Bishop Martin - The Progress of a Soul in the Beyond

- Chapter 101 -

(He has scarcely finished, when Chanchah taps him on the shoulder, saying): "Well, you servant of Lama! How long will you let poor Chanchah wait for a straightforward answer, which is more important to her heart than a thousand lives to her soul?
Oh, friend, if I had a thousand hearts and were the most beautiful being under the sun - all those hearts would be yours, and my glorious eyes would keep gazing at you forever, if you give me a true answer. I have only one heart, but it shall love you like a thousand hearts if you prove to be a true friend and either describe the great Lama to me in words, or even show Him to me. But woe betide you if vou deceive my heart which wants to love you so much!
It is true I love your most glorious brother with an ardor inconceivable to you. But if you can and will be a true friend, all this ardor will be bestowed upon you. You may depend on my word, which is firmer than rocks of diamond !"
Martin is quite confused by these words. He stares at the inconceivably beautiful Chinese, desperately thinking of what to say or do. Only after quite a while has passed does he address her.
(Bishop Martin): "Oh, you sweet and most beautiful Chanchah, your beauty confuses me so much that when I look at you, stunned by amazement and love, I cannot find anything to say that would make sense. Therefore, do not expect to make much sense out of me until my eyes have become used to you.
It is very well for you to talk and even threaten, for the sight of me would not confuse you. But, peculiar as it may seem, my tongue is so affected by your great beauty that it has become quite lame. Do have some patience with me. Matters will surely improve as I get more used to your beauty."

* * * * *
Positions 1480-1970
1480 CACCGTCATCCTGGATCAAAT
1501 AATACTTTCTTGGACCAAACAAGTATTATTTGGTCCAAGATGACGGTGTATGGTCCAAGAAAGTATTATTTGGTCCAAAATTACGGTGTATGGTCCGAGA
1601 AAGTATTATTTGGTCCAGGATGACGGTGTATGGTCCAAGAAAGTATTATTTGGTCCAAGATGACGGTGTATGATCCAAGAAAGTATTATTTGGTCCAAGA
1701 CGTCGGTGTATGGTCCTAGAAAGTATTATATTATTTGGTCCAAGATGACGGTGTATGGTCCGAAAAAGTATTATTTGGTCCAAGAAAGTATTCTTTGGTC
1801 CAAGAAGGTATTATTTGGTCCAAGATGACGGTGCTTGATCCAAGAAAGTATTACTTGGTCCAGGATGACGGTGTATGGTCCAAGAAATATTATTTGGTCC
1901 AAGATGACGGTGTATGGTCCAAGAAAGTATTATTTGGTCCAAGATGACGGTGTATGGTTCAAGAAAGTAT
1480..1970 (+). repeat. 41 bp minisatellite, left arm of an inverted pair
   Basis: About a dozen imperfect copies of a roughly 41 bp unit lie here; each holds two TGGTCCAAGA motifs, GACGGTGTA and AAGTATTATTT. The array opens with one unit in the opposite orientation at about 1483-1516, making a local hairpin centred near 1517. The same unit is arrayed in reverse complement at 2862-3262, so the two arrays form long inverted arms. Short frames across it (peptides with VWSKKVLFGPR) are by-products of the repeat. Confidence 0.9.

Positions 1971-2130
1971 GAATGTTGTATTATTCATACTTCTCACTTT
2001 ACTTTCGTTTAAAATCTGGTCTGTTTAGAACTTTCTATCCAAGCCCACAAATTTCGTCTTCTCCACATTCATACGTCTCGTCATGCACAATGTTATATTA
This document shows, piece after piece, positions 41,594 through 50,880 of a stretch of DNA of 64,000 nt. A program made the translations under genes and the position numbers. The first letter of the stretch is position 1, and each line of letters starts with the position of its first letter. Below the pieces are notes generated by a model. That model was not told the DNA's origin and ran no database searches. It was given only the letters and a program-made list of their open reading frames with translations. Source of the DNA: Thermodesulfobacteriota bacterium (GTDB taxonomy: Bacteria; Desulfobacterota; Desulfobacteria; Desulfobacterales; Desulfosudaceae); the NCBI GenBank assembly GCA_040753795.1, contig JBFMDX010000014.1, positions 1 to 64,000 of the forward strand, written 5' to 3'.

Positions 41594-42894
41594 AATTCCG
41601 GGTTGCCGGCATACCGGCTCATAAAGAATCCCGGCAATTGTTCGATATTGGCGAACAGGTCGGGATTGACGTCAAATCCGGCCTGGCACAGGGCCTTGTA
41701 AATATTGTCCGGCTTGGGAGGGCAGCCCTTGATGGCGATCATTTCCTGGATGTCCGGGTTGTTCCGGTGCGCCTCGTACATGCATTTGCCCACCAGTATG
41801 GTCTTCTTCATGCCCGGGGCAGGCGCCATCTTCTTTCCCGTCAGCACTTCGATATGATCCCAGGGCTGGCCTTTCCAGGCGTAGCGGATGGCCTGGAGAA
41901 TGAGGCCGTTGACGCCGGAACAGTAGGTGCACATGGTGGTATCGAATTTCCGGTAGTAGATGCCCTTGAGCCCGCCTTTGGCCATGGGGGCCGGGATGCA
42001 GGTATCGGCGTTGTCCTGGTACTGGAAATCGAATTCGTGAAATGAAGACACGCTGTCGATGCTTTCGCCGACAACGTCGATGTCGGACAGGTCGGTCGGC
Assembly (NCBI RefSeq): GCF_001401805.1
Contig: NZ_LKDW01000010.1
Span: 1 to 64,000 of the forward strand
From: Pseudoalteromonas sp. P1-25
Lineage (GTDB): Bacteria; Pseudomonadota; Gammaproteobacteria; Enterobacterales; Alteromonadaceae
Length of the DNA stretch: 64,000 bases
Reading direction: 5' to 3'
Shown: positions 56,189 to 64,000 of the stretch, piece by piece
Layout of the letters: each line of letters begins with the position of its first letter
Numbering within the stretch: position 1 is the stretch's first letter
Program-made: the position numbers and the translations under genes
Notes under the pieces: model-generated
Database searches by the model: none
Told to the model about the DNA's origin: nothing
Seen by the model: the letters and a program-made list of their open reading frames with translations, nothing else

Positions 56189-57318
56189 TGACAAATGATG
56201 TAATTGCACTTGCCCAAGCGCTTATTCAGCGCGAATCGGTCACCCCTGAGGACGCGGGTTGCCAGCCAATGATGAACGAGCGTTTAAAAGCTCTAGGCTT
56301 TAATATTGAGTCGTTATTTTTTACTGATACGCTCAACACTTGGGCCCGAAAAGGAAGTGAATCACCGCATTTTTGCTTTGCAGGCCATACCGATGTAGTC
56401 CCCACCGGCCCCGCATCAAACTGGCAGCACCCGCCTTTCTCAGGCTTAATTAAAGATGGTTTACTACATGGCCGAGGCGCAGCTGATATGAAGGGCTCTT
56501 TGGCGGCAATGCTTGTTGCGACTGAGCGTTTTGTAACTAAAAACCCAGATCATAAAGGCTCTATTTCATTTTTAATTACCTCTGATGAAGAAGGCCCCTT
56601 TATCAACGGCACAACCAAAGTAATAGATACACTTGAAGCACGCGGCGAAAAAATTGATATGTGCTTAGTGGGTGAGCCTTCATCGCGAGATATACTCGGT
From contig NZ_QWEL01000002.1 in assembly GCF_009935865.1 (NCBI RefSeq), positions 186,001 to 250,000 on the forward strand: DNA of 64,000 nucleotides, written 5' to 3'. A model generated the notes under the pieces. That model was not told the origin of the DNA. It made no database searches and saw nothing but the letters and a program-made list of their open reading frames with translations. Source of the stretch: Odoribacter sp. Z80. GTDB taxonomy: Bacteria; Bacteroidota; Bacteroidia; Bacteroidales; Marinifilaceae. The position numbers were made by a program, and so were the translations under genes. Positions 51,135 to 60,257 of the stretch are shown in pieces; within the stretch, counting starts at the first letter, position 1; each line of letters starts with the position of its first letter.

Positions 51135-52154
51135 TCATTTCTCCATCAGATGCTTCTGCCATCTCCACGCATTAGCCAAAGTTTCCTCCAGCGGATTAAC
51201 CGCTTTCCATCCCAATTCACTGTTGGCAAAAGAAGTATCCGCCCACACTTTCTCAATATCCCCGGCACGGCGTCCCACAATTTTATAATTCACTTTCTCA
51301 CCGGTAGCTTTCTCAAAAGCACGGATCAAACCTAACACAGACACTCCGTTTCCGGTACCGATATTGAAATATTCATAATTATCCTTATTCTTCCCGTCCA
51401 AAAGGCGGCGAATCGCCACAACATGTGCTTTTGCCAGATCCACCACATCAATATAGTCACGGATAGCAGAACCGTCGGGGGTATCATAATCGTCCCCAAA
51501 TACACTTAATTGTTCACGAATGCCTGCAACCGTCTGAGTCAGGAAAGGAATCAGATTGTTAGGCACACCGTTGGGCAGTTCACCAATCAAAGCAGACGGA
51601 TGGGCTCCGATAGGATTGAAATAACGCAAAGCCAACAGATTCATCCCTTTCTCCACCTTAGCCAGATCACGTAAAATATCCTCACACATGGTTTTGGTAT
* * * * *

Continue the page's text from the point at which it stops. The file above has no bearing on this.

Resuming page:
(Says Chanchah): "If that is so, tell me, how was it possible for you to talk to me quite sensibly before, and how is it possible for you to invent a reason why you cannot speak to me now about the thing I want to know?
He whose tongue is tied by love, speaks like one intoxicated, stutters, and his words do not make sense. For an embarrassed tongue has no roots to draw incitement from the fountain of wisdom. But the roots of your tongue are full of active moisture. Therefore, justify yourself to my heart like a man and not like a knave. My words to you are as true as my innermost life. How then can you speak to me only out of your skin and not out of your heart?"
Bishop Martin is getting more and more embarrassed and cannot think of a single word in his defense. He now actually begins to stutter words and syllables which do not make any sense at all. First Chanchah seems astonished, then she begins to grin indulgently and, after a while, when Martin's stammering is getting too much for her, she says:
(Chanchah): "Friend, I am sorry for you. For either you are a sly fox or a silly ass - one thing worse than the other. I would rather think that the latter fits you, which would excuse your outrageous statement that you, too, are a servant of the great Lama. Really, if Lama used such servants, He and His servants would be most deplorable!
I did hear some wise words from you earlier, and really believed you were something higher. Your ostentatious headgear and the fact that you called that truly wise man your brother, seemed to prove it. But now I have no more doubts about you. You are, so to speak, a kind ass vegetating here in heaven because on earth you were too stupid to ever commit a sin. And so you are probably a harmless, good-natured soul of an ass which, too, must be respected as one of Lama's creatures. But one cannot expect of you any more than Lama has bestowed upon your nature. Therefore, forgive me, my poor silly ass, for having expected of you human and even heavenly wisdom."
Bishop Martin is furious and would love to shout the Chinese down. However, since this has saved him from the embarrassment of her question, he silently swallows her "compliments" and meekly walks away, while Chanchah watches him.